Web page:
Even though Inflammatory Bowel Disease is a frightening & challenging disease, the expanding awareness that it is receiving is fantastic and the support that the IBD community gives to others in similar positions is so inspiring and warming. I have made many friends due to this illness and even though it is not something that I would ever wish on anyone else, it is nice to know that you are not alone and that people do actually understand. I have found that a lot of people with this illness would do anything to make others smile, maybe because they know what it is like to have been in a bad place and may have been alone with little support or understanding from those around them at one point. This in itself is so amazing and inspiring that even people who feel like they do not have much strength themselves can find it within them to help those others.

Nationally, there are a number of landmarks that are going purple tomorrow in support of World IBD Day which is a huge and great step for the IBD community. These landmarks include Blackpool Tower, Gateshead Millennium Bridge and Leeds First Direct Arena as a few examples.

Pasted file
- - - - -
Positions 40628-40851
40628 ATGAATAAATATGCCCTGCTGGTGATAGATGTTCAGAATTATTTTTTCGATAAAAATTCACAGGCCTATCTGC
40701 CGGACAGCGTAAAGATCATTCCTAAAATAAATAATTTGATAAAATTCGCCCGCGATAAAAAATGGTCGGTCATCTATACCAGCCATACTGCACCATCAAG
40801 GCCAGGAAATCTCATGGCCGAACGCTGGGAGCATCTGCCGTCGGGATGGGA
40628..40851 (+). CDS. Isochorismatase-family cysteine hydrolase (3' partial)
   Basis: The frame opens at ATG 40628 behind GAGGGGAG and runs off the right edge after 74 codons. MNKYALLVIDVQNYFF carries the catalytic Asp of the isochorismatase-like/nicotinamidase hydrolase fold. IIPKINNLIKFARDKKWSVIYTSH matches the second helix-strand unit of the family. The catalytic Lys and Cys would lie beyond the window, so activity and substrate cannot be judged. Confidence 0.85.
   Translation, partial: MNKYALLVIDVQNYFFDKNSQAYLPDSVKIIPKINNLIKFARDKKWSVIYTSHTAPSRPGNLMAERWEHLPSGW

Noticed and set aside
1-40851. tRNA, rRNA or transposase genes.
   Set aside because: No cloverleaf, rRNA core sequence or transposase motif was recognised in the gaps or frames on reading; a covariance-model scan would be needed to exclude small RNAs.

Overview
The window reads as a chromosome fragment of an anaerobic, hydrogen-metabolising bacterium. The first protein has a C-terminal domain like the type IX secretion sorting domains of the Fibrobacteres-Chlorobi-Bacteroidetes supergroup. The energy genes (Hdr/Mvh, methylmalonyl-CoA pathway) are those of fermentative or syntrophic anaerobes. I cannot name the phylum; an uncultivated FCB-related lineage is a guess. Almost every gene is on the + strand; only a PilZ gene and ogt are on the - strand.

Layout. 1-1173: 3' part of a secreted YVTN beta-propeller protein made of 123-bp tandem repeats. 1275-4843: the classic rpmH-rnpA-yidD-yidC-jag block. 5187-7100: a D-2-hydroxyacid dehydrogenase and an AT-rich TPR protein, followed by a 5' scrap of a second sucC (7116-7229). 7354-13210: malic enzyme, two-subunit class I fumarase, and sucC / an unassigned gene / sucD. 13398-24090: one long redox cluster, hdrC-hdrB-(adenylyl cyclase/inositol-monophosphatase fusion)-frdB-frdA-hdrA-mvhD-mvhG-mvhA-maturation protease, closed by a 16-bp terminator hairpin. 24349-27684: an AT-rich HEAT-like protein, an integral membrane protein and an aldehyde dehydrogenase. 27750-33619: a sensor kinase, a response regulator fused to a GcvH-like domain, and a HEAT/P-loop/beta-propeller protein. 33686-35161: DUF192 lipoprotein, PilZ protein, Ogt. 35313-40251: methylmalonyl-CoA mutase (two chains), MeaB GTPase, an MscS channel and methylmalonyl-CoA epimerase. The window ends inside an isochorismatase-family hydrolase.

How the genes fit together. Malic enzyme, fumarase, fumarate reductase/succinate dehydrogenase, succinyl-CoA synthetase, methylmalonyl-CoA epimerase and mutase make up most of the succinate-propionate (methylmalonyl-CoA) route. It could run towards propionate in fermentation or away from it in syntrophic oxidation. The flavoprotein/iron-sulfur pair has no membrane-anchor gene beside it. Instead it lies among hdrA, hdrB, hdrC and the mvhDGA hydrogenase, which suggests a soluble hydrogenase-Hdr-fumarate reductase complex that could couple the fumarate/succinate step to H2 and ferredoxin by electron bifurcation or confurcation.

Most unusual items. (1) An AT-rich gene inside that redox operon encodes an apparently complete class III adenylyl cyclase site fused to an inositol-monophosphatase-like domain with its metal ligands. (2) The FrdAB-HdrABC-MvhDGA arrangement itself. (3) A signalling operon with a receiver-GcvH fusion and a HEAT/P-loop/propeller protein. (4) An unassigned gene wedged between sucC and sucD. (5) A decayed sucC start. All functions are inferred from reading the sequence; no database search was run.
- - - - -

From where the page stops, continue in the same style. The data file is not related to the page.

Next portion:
So what can you do to raise awareness and/or money for World IBD Day?

  • WEAR PURPLE! 🙂 I will be wearing purple to work tomorrow, as is my Mum and my Dad will be wearing one of the #GetYourBellyOut awareness wristbands in support.
  • Share World IBD Day related info and get involved on social media such as Twitter – #WorldIBDDay and #PurplePower.
  • Donate as little or as much as you want to Crohn’s & Colitis UK. It’s as easy as texting “IBDA99 £(insert amount here)” to 70070.
  • Do your #GetYourBellyOut selfies and join in with showing the belly support! You don’t have to have IBD to join in.
  • If you have a stoma bag, maybe ask those around you to wear one of them for a day so they can gain some insight into what a day feels like for you. This is something my boyfriend did with me recently, which meant more to me than words could ever say.

    My boyfriend wore a stoma bag for the day to get an insight into what daily life is like for me & to show his support ♥

    My boyfriend wore a stoma bag for the day to get an insight into what daily life is like for me & to show his support ♥